Don't worry, we speak : Español (Spanish), too!

Colombia is building dream team of entrepreneurs for tech and startups committee

Don't worry, we speak : Español (Spanish), too!

Contxto – The government in Bogotá wants to put together a dream team of tech entrepreneurs and experts. Not to build a government-funded “super app” or anything like that. Rather, the authorities want to build a specialized committee to stimulate Colombia’s tech talent and boost its startup ecosystem.

For that, Karen Abudinen, the Minister of Information Technologies and Communications spoke with various entrepreneurs last Monday (1). During the video conference call she talked to multiple entrepreneurs from Colombia including:

  • Santiago Suarez, Founder at fintech ADDI
  • Jorge Quirogra, Founder of e-commerce agency BlackSip
  • Fabián Gómez, Founder of logistics startup Frubana
  • Simón Borrero, co-Founder of unicorn Rappi 

Undoubtedly the government in Colombia aspires to build its tech and startup ecosystem hand-in-hand with the people who know it best.

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Building Colombia’s startup ecosystem

The government has two objectives in mind with this specialized committee:

1. To prepare 100,000 Colombians (mainly kids and young people) in software programming so they’re better-prepared for the next digital wave.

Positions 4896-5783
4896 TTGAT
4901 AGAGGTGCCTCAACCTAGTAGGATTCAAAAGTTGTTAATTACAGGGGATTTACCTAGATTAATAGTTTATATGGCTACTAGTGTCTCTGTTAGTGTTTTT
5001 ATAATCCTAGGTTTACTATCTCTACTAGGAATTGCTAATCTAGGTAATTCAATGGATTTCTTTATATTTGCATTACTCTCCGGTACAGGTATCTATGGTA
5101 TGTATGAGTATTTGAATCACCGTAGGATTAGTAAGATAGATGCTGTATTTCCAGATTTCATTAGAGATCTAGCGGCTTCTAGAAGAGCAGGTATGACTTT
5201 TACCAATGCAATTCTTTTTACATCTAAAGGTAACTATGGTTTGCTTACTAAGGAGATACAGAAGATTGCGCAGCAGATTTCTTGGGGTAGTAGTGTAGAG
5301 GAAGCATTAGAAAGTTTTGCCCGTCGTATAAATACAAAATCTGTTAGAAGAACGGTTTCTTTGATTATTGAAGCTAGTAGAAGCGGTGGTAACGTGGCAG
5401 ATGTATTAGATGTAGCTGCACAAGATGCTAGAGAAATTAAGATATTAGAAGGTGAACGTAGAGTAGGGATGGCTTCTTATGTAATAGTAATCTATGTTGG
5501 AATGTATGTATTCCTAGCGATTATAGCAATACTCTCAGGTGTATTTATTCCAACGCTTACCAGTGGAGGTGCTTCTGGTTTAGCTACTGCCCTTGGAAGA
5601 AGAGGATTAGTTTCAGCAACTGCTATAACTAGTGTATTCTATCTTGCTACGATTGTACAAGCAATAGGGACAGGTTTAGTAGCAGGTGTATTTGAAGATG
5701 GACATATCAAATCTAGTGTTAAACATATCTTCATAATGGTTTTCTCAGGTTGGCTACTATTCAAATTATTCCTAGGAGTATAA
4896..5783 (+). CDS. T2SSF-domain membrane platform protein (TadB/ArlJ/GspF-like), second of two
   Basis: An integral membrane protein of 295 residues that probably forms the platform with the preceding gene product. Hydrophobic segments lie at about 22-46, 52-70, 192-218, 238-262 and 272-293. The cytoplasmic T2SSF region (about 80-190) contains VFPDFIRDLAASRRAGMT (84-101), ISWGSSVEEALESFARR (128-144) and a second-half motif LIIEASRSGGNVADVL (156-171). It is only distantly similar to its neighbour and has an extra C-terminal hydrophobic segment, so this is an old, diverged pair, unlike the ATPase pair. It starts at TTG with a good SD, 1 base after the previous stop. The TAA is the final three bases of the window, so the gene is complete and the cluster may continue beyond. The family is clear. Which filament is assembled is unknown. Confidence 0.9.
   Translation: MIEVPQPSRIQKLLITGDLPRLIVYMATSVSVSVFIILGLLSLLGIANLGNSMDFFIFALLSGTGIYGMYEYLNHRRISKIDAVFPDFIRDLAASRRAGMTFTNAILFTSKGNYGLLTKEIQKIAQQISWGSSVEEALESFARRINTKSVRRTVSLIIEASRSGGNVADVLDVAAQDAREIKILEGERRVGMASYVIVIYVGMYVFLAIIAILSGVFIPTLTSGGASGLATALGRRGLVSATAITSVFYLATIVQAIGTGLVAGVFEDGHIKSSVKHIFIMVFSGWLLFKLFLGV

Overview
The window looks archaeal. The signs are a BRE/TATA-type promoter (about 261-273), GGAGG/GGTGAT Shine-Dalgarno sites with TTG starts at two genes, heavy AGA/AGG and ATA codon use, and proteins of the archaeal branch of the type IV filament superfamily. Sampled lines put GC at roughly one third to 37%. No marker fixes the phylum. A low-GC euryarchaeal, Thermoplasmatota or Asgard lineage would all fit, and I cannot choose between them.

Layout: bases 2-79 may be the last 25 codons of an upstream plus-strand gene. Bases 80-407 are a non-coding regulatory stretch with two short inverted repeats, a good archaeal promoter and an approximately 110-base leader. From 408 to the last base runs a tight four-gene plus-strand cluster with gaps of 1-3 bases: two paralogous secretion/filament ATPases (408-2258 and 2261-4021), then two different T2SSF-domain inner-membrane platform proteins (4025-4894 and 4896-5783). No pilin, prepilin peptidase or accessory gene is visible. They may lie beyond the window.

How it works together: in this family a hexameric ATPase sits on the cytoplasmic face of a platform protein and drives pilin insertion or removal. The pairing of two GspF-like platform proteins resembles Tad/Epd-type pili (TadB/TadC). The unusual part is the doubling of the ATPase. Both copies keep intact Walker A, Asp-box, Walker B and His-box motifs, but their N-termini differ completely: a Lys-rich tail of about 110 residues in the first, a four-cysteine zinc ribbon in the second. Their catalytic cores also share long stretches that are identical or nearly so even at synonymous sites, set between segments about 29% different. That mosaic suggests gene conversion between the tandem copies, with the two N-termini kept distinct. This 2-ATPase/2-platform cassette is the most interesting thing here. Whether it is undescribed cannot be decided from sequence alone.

2. To take entrepreneurs under its guidance to make better business decisions and scale.

These measures, along with other initiatives like the government’s fund of funds and its entrepreneurial ambassadors program are key public policies to further strengthen its startup ecosystem.

If well-implemented, they may favor its position as a leader in the region.

Something’s or someone is missing…

It’s a great initiative and I laud authorities for pulling in subject-matter experts as are these high-ranking entrepreneurs.

However, it’s rather disquieting that there are no female leaders amongst those that have been announced (thus far). If countries want young women and girls to take up software programming and entrepreneurship, female mentors and role models aren’t necessary—they’re imperative to a program’s success.

So hopefully the Colombian government will announce it’s inviting female founders soon.

Oh well… in the meantime we’ll have to rely on Peruvian Laboratoria’s training programs in Bogotá as well as initiatives like DjangoGirls to fill in these gaps.

Wanna hear more? We recommend you listen to the following podcast episode: ¿La micromovilidad ha muerto?. You can find the time stamp available in the description.

Related articles: Tech and startups from Colombia!


Mariana López
My topic darlings are startup management, edtech, and all-things pop culture. J Balvin is Latin America's best reggaetonero and I dare you to convince me otherwise.


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